Dogs are known to be curious and can even get into things that they are not supposed to. There are several everyday items that are dangerous for your dog, such as certain foods, cleaning products, alcohol, etc. Dangers can even lie in the medications that your veterinarian prescribed or dog-safe over the counter drugs. Your dog can get into an open medicine bottle or chew off a cap. Poisoning may also result from an overdose of a drug given by your veterinarian for your dog. In any case, your dog will need quick medical attention. Even a mild overdose may be reversed, but a fatal overdose might have lifelong effects.


What are Symptoms of Overdosing in Dogs?

Symptoms may vary depending on the number and type of drugs taken. Drug poisoning in dogs may cause these symptoms.
●      Weakness

●      Concentration problems

●      Tremors / shivering

●      Discoloration & frequent urination

●      Excessive thirst

●      Low blood pressure

●      Lethargy

●      Trouble breathing

●      Vomiting

●      Coma

What are the Common Causes of Dog Overdoses?

In most situations, dogs are poisoned because they ingest chemicals that are not meant for them. Several foods and drugs are acceptable for people but may be harmful to dogs if they are swallowed:

Medications: Dogs can be poisoned by over-the-counter drugs such as Tylenol, ibuprofen, and many other medications. Ask your vet if you have any questions or concerns. When dogs eat prescription medications that are meant for people, it may be very toxic to them.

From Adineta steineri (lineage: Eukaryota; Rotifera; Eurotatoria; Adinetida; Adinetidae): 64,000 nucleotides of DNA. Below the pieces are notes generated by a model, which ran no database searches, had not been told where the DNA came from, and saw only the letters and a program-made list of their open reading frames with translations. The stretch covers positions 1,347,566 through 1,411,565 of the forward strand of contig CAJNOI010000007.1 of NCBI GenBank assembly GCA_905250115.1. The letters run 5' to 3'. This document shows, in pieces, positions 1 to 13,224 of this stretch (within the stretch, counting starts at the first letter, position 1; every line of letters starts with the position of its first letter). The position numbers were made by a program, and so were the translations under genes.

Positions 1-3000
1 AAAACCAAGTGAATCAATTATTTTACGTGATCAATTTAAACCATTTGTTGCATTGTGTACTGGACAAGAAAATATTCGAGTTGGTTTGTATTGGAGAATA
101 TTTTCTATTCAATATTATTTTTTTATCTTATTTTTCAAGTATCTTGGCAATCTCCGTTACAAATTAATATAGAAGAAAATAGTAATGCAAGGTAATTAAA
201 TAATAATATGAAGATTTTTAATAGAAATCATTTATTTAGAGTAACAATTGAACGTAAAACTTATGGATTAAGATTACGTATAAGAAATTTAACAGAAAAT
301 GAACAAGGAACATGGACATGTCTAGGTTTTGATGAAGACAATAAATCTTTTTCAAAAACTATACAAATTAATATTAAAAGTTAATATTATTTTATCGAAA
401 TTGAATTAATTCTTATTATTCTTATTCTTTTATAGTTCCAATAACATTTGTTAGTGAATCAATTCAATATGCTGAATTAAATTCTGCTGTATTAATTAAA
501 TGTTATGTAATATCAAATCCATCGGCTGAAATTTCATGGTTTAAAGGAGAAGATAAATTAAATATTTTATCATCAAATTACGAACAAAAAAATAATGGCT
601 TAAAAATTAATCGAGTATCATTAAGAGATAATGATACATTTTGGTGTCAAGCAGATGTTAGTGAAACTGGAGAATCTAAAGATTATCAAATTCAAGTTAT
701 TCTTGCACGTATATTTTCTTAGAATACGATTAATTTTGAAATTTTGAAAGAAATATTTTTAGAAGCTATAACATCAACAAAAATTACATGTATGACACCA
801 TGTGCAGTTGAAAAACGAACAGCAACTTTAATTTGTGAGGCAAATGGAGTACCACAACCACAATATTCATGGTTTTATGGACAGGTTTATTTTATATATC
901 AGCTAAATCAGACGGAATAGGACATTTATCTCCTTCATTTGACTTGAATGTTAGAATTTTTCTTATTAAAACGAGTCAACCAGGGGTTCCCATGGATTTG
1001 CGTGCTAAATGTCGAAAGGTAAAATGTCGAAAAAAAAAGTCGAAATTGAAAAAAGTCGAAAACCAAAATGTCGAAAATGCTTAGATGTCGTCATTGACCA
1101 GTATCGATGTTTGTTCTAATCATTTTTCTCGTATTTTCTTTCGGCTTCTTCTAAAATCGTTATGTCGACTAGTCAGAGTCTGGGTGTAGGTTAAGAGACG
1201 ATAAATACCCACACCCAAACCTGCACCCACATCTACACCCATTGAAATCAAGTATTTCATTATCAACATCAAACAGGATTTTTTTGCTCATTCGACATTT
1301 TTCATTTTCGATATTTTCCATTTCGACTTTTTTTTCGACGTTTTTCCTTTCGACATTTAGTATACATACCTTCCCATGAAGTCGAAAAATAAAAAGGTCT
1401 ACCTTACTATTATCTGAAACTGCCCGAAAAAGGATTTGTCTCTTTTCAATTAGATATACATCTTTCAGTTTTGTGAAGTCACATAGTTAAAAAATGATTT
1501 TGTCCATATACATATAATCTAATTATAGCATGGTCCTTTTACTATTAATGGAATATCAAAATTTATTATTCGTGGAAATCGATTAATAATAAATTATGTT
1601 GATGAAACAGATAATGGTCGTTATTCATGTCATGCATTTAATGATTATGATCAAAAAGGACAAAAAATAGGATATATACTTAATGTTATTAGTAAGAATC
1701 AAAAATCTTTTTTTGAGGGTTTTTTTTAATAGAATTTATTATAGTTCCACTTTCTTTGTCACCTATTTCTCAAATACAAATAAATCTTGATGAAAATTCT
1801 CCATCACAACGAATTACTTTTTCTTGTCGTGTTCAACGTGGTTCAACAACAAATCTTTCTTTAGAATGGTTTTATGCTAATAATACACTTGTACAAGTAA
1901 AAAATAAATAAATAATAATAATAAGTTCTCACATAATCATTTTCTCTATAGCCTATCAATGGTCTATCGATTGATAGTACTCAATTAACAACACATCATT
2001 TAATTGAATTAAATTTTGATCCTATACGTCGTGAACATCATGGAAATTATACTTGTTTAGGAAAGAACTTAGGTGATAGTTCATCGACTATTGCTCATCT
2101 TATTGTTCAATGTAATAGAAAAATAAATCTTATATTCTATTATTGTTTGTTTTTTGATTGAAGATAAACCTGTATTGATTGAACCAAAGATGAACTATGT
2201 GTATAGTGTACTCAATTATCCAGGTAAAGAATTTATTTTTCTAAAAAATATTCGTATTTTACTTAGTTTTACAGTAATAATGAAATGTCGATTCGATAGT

Human Foods: Canine metabolisms function differently compared to a human’s metabolism. Several foods that are safe for humans can be fatal to dogs such as mushrooms, coffee, chocolate, onions, and garlic.
Call your vet and Pet Poison Helpline® at (855)-764-7661 if your dog ate anything they are not supposed to or is exhibiting any symptoms.


What are the Treatments for Overdosing?

The treatments can vary based on what your dog overdosed on. First, your dog’s vital signs will be monitored and then a treatment plan will be discussed. If needed, your pet may be kept overnight for observation. After your vet determines and carries out the treatment, your dog should feel like themselves. For the future, always monitor what your dog eats.


As a pet owner, you will be worried for your dog’s well-being. The sad truth is that the smallest incident can result in a fatality. You may not always be able to prevent these accidents either. In the instance that an overdose occurs, immediately call your veterinarian and Pet Poison Helpline® at (855) 764-7661 to potentially save your dog’s life.